This post is the fourth in a series looking at Work Life Balance. I’m sure you have all heard this story before, but like all good parables its worth sharing again. I first heard this when attending a Tony Robbins workshop in London many years ago.
To read the first in the series – Are you struggling with work life balance?
To read the second in the series – What is work life balance?
To read the third in the series – Signs Your Work Life Balance Is Out Of Sync
Once upon a time there was a City Banker. He lived in Central London, was phenomenally successful, and made a ton of money. But his life was very busy, incredibly so, and of course very stressful.
So, once a year, he was able to escape and get away, only for two weeks, but at least he was able to get that time off. He would vacation in the same place every year. He had no internet or phone connection, just as his doctor had ordered, he was able to totally cut himself off from work for this period. He went to a small fishing villages along the coast of Asturias in Spain. For two weeks he would rest, relax, and allow himself to be rejuvenated.
He slept late. . . . fished. . . . took a siesta with his wife. . . . had dinner in a Spanish taverna in the local village.
One day he was standing on the pier just before lunch, looking out to sea, when he noticed a small fishing boat coming back in to dock. He thought this was a little strange because most of the fishermen stayed out late into the afternoon so they could obviously catch as many fish as possible before coming in and preparing the fish for market. This was way earlier than he’d ever seen a fisherman return.
Curiosity overcame him. So he walked over to where the fishing boat was about to dock. Looking into the boat, he saw just one fisherman and several large fish, but that was it.
“How long did it take you to catch those fish?” he said to the fisherman.
“Not very long,” the fisherman replied with a smile.
“Is there something wrong with your boat?” the Banker asked.
“Oh, no,” the fisherman said. “In twenty years I have never had a problem with the boat.”
The Banker was a little perplexed, so he asked the fisherman, “Why don’t you stay out there longer and catch more fish?”
The fisherman smiled again and said, “There is plenty here for my family right now. Some of the fish we can eat, and the others we can sell or trade for the other things we need.”
“But it’s not even lunchtime. What do you do with the rest of your time?” The banker said.
“In the morning,” the fisherman explained, “I like to sleep late. When I wake I fish a little, mostly just for the pleasure of fishing. In the afternoon I play with my children and take siesta with my wife. In the evenings I have dinner with my family. And then, when my children are sleeping, I stroll into the village, where I sip wine and play guitar with my friends.”
The Banker looked dumfounded and said, “I’m a successful Banker and I can help you.”
The fisherman was a little sceptical, but out of politeness asked “How?”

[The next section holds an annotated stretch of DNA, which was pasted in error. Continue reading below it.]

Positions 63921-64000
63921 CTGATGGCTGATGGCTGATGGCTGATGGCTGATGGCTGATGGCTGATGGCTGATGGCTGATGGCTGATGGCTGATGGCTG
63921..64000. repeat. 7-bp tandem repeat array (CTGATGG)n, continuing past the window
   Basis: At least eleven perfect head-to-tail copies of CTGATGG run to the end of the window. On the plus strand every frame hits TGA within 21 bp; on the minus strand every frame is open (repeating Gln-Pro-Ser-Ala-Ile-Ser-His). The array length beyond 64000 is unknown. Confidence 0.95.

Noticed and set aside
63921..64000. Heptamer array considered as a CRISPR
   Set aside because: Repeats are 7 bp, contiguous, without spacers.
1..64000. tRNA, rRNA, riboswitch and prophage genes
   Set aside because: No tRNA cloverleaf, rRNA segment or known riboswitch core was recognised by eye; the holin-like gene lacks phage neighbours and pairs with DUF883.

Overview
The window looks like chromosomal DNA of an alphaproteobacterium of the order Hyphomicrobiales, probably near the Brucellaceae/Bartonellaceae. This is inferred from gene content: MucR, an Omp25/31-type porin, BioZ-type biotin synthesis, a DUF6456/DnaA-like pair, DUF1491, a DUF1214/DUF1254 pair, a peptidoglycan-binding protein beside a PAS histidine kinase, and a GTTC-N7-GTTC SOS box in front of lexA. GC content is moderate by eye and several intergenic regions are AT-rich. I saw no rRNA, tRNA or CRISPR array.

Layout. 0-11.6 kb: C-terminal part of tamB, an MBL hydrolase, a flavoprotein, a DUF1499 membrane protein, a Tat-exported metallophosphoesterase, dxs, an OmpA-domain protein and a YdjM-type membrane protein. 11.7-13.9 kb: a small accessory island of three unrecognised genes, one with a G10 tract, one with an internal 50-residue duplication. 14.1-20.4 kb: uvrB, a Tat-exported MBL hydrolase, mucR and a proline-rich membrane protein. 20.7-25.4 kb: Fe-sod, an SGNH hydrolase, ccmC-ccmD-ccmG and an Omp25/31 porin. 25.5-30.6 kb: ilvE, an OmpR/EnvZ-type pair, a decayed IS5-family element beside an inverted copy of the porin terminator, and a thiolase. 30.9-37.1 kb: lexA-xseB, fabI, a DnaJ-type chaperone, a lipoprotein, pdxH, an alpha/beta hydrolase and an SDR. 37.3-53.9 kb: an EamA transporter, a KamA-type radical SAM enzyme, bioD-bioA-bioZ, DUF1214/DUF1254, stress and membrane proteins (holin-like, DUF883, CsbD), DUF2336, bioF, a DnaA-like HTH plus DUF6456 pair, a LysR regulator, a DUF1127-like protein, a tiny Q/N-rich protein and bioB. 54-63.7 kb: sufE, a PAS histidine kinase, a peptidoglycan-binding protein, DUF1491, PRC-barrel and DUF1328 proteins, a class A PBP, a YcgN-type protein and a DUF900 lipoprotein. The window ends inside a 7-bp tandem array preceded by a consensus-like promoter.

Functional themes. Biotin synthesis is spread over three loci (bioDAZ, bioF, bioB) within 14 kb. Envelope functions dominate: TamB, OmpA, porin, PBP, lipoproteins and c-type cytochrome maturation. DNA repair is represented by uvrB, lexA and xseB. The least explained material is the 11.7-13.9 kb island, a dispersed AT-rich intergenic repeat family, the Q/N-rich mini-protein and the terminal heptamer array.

“You should fish longer every day,” the Banker advised.
That will enable you to catch more fish and make more money, and you can buy a bigger boat. With the bigger boat you will catch even more fish and make even more money, and then you can buy another boat and hire another man to work the second boat, to catch more fish, to make more money.”
“But what then?” the fisherman inquired.
“Oh, we are just getting started! With two boats you’ll catch so much fish and make so much money, and before you know it, you’ll have a whole fleet of boats and every man in the village looking for work will come to you.”
“But what then?” the fisherman asked.
“Before too long, you can cut out the middleman, sell your fish direct to the cannery, and make more money. As your fleet of boats continues to expand, you can build your own cannery. And before you know it, you’ll be able to leave this small coastal village, move to Madrid, and manage your expanding enterprise.”
“But what then?” the fisherman persisted.
“Well, then you can begin to ship your fish to different parts of the world. Across Europe, down into Asia and Australia and up into North America. And as demand grows for your fish, you can leave Madrid, move to London, open a distribution plant there, and begin to ship your fish to every corner of the globe. You will be making more money than you ever dreamed you could earn in ten lifetimes.”
“How long will all this take?” the fisherman asked.
“Twenty-five, maybe thirty years,” the banker explained.
“But what will I do then?” the fisherman asked.
“Well, then you could move to a small coastal village. . . . You could sleep late. . . . You could fish just for the pleasure of fishing. . . . In the afternoons you could take siesta with your wife. . . . In the evenings you could have dinner with your family . . . and then you could stroll into the village and sip wine and play guitar with your friends. . . .”
Can we really tell when our work life balance is out of sync. Maybe at times we get our priorities confused, and we really forget how to live.
In the next section you’re going to analyse your life balance, and with certainty know what you have to do to bring about change and reach a healthy happy work life balance.
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I hope you took some great value out of this post today! I’d love to hear your feedback, so make sure you leave a comment with your thoughts or questions.